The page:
In September of 2020, we launched the Voices of Democracy initiative as a way to highlight the importance of voting and the need for racial justice—two inextricably-linked pillars of our democracy. While the election may be over, your voice is still needed. Your voice has the ability to instill courage and hope, to call out injustice, to build the bridge from empathy to action. Your voice is the greatest tool you have to create positive change in this country we all call home. Your voice is your power and your gift. Use it!
TheatreWorks began 50 years ago during a time in our nation’s history of uncertainty and hope for a better world. Like today, everyday people were marching in the streets, making their voices heard, and demanding more from their democracy. When “Popcorn,” our first show, premiered in July of 1970, a divided community banded together behind a fledgling group of theatre artists who had a vision and a dream.
These artists hit a chord by providing space for ideas, allowing for beauty in our lives, and answering a need in our community. We are still bonded together by that need. Great theatre, great art, can provoke thought, provide much-needed different points of view, open hearts, and make us, as the late US Representative John Lewis once said, “stand up, speak up, speak out.”
TheatreWorks acknowledges that our offices are on the traditional territory and homelands of the Ramaytush Ohlone peoples who lived in the southern part of the San Francisco Bay Area to Monterey. Prior to the arrival of the Spanish in 1769, the Ramaytush Ohlone numbered approximately 1400 persons and lived in eleven tribelets.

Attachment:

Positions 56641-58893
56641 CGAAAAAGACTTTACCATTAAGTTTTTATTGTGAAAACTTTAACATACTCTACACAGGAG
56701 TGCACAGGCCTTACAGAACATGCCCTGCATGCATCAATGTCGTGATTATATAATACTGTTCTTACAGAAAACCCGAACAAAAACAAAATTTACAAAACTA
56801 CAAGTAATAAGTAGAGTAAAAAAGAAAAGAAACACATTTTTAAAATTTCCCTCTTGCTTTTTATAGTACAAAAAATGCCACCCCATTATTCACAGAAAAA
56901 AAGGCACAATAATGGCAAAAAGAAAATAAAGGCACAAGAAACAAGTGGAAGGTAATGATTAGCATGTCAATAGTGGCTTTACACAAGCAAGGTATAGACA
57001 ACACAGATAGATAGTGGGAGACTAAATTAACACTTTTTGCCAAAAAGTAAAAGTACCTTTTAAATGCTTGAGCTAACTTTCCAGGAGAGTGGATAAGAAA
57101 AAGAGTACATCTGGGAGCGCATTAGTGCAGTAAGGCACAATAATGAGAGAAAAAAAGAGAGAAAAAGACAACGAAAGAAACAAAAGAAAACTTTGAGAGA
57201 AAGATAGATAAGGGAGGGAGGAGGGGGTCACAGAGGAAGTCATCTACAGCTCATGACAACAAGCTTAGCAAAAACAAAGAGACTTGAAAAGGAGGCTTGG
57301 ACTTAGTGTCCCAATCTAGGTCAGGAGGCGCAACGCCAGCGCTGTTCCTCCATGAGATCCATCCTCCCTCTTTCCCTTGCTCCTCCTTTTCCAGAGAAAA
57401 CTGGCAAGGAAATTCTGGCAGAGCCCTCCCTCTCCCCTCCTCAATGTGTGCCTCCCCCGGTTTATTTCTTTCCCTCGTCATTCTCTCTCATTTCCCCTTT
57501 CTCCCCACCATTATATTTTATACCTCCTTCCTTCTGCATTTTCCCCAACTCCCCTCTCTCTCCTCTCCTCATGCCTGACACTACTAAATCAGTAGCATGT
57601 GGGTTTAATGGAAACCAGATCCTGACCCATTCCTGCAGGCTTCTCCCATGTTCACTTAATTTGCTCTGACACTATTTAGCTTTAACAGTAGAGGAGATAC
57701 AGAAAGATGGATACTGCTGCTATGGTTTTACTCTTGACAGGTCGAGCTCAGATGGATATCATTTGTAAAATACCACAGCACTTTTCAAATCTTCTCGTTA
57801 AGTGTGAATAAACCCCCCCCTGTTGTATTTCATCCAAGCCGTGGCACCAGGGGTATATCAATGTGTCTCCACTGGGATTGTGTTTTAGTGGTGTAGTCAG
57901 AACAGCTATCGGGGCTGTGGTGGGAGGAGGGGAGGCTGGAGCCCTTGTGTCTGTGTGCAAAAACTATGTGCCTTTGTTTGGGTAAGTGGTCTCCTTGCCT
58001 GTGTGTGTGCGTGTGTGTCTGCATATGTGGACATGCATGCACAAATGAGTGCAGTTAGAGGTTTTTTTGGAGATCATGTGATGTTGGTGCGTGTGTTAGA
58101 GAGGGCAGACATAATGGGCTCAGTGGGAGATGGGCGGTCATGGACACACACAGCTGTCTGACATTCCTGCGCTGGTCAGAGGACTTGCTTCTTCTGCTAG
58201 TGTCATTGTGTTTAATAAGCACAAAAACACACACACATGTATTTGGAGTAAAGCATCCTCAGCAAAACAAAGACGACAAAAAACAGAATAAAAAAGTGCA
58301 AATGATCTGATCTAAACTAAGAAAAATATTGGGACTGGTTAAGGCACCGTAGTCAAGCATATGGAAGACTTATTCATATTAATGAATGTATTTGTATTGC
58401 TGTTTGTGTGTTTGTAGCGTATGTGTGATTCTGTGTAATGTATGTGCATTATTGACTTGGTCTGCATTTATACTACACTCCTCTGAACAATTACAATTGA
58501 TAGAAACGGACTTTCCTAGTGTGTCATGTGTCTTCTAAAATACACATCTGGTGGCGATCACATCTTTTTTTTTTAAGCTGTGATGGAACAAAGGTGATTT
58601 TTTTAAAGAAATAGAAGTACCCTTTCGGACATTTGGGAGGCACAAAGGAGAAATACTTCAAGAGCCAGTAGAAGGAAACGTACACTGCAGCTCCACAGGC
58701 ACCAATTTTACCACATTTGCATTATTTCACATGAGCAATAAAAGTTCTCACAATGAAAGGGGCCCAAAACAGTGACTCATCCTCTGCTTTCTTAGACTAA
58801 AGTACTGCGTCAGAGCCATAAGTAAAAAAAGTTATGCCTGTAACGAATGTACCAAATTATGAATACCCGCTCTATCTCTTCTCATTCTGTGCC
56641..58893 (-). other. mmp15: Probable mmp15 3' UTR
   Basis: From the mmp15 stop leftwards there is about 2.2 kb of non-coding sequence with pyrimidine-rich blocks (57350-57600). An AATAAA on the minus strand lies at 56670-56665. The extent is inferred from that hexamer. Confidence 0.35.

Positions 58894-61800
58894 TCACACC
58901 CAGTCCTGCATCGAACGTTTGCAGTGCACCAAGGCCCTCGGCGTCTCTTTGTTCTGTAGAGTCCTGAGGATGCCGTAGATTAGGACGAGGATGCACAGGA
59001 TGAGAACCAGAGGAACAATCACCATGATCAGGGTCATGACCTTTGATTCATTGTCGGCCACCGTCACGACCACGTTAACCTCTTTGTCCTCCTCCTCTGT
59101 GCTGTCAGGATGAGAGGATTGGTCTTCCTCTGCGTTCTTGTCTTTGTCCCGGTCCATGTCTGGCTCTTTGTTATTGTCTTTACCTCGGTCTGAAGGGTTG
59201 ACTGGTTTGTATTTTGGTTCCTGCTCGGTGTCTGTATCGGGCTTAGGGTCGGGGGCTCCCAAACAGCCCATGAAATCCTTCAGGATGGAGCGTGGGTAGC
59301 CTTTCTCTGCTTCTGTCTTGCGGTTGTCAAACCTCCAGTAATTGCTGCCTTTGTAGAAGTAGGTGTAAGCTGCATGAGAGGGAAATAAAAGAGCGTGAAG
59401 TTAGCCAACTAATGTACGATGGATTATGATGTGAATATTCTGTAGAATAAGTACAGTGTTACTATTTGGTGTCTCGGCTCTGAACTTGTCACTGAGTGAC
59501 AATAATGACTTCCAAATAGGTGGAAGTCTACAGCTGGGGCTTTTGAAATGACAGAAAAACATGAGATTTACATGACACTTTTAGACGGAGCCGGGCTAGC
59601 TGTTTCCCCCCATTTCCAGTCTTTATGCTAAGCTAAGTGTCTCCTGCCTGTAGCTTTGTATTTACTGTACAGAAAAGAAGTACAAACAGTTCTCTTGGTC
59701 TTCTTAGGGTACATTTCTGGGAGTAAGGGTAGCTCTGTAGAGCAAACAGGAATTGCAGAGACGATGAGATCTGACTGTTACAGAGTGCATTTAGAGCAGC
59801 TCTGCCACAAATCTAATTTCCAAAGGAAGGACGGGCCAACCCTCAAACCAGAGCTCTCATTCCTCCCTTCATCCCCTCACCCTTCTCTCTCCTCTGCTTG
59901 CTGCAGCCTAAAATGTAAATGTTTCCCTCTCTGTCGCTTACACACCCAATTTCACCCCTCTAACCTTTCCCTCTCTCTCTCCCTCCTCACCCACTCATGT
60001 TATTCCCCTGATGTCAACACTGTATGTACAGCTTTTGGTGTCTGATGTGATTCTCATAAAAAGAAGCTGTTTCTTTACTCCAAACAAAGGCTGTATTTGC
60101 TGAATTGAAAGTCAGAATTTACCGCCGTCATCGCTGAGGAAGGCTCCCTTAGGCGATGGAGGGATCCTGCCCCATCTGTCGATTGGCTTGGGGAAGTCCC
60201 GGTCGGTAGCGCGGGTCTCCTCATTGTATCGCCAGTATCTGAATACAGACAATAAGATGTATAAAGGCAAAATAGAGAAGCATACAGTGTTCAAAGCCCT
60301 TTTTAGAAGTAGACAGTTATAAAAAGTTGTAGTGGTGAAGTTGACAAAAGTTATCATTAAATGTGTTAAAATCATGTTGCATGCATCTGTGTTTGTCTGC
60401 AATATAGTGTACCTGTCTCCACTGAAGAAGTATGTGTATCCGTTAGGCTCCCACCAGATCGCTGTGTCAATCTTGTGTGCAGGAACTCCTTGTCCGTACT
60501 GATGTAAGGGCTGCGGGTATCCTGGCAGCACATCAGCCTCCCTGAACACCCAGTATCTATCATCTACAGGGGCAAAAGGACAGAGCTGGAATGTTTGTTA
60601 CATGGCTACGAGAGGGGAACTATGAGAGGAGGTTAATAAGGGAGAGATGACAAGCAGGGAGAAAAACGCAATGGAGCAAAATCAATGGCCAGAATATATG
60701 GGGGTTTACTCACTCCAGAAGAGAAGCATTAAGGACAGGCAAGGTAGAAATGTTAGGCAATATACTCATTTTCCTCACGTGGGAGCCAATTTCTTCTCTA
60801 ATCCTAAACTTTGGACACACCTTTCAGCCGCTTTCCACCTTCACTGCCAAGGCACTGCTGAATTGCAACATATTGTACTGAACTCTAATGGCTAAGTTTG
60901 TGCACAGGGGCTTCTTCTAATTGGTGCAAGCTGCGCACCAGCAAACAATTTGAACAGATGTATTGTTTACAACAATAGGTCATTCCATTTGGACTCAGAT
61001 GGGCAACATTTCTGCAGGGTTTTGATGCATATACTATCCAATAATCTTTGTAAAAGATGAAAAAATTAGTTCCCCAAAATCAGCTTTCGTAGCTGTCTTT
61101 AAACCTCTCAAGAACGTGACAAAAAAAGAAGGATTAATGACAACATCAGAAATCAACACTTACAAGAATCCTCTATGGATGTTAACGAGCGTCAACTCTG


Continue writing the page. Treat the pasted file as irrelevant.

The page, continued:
TheatreWorks is working with members of the local Ohlone community to expand our understanding of the lands on which our theatres in Palo Alto and Mountain View sit.
August Wilson Interview
"I write the Black experience in America, and contained within that experience—because it is a human experience—are all the universalities."
An undisputed titan of American playwriting, the late August Wilson spent his career chronicling Black life in the twentieth century with honesty and poetry in equal measure. In this Kennedy Center interview from 2001, Wilson reflects on his life, his work, and his many influences for a group of students at C. D. Hylton High School in Woodbridge, VA. It's a frank and engaging conversation, and a fascinating peek into the mind that gave the world the Century Cycle, which includes Fences, Ma Rainey's Black Bottom, and Gem of the Ocean.
Lorraine Hansberry: Sighted Eyes/Feeling Heart
Hosted and created by PBS. Explore the inner life and works of the activist, playwright and author of "A Raisin in the Sun," Lorraine Hansberry. Narrated by actress LaTanya Richardson Jackson and featuring the voice of Tony Award-winning actress Anika Noni Rose as Hansberry.
by Beau Sia
Performers: Roneet Aliza Rahamim, Aldo Billingslea, Khalia Davis, Jomar Tagatac, Rinabeth Apostol,
Celebrate Womens Equality
One hundred years ago, the 19th Amendment, giving women* the right to vote, was ratified. In 1965, The Voting Rights Act was signed into law, outlawing discriminatory voting practices and ensuring that women (and men) of color were also given the right to vote.